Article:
Body Clock Gene Fault Linked to Diabetes

Armen Hareyan's picture
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Faults in an important body clock gene (MTNR1B) are associated with higher blood sugar levels and increased risk of type 2 diabetes, according to international teams of researchers.

MTNR1B helps control the action of the hormone melatonin on different parts of the body. Melatonin plays a role in drowsiness and the lowering of body temperature.

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The researchers, who analyzed the genomes of thousands of people, said their findings could lead to new ways to control or prevent diabetes, BBC News reported.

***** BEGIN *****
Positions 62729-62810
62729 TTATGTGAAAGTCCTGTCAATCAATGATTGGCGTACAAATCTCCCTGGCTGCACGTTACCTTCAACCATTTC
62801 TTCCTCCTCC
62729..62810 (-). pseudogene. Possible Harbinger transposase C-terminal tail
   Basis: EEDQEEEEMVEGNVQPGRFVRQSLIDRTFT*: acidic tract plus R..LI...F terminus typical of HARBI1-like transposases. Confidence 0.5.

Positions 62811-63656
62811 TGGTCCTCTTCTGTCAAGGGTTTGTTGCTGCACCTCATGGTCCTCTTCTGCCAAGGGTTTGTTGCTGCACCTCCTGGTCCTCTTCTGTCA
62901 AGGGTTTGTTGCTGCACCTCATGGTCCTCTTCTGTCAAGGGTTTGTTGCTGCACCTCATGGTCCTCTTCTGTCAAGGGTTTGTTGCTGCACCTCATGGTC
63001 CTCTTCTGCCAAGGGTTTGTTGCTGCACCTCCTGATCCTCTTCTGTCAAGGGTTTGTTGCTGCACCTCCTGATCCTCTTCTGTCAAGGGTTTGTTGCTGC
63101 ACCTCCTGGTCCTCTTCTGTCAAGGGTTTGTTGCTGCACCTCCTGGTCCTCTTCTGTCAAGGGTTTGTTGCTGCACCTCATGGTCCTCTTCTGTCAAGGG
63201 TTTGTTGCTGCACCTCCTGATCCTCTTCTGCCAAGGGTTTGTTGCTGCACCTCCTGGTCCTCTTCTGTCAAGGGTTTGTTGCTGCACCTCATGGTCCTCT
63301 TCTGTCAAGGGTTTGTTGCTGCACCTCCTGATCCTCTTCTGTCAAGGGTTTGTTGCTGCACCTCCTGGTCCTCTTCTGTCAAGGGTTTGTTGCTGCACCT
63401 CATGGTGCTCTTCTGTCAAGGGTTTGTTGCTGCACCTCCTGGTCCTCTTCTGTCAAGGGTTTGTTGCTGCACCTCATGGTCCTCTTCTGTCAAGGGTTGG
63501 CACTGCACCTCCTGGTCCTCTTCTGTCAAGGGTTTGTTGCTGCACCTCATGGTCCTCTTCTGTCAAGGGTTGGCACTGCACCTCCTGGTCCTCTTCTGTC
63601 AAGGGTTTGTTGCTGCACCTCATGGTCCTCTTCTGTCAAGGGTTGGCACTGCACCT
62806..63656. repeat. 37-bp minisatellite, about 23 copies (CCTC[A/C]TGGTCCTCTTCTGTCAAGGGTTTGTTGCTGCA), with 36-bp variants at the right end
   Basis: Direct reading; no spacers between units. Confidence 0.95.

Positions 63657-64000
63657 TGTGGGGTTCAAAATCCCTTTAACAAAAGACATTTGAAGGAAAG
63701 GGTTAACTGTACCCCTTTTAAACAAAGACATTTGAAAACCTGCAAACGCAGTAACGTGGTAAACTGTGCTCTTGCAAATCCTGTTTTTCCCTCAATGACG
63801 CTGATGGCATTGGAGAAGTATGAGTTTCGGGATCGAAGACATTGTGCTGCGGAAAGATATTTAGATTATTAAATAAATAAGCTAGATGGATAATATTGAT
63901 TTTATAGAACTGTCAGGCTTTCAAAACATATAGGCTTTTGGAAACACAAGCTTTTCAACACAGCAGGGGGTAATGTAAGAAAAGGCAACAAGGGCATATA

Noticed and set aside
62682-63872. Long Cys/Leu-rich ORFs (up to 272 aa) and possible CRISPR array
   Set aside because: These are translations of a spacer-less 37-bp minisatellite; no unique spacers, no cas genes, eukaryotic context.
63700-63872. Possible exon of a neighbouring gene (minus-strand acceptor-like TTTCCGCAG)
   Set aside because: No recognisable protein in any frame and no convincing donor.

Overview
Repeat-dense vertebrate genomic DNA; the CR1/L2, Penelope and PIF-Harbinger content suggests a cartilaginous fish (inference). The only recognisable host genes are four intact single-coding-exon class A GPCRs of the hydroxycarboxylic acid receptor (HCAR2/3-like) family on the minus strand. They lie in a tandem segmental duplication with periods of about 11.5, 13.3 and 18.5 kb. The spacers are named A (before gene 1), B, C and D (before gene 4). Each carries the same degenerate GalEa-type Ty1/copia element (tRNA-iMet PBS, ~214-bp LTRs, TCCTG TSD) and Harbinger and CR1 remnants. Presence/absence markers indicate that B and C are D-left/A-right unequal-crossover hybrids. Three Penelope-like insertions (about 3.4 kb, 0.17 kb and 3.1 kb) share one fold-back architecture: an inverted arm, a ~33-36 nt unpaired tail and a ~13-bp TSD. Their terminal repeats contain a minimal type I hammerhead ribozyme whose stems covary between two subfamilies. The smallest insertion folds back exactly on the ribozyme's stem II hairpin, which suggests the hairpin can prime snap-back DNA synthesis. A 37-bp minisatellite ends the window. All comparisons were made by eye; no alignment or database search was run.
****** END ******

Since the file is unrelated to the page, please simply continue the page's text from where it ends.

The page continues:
"Our research demonstrates that abnormalities in the circadian rhythm may partly be causing diabetes and high blood sugar levels -- we hope it will ultimately provide new options for treating people," said Professor Philippe Froguel of Imperial College London.

The findings appear in the current issue of the journal Nature Genetics.

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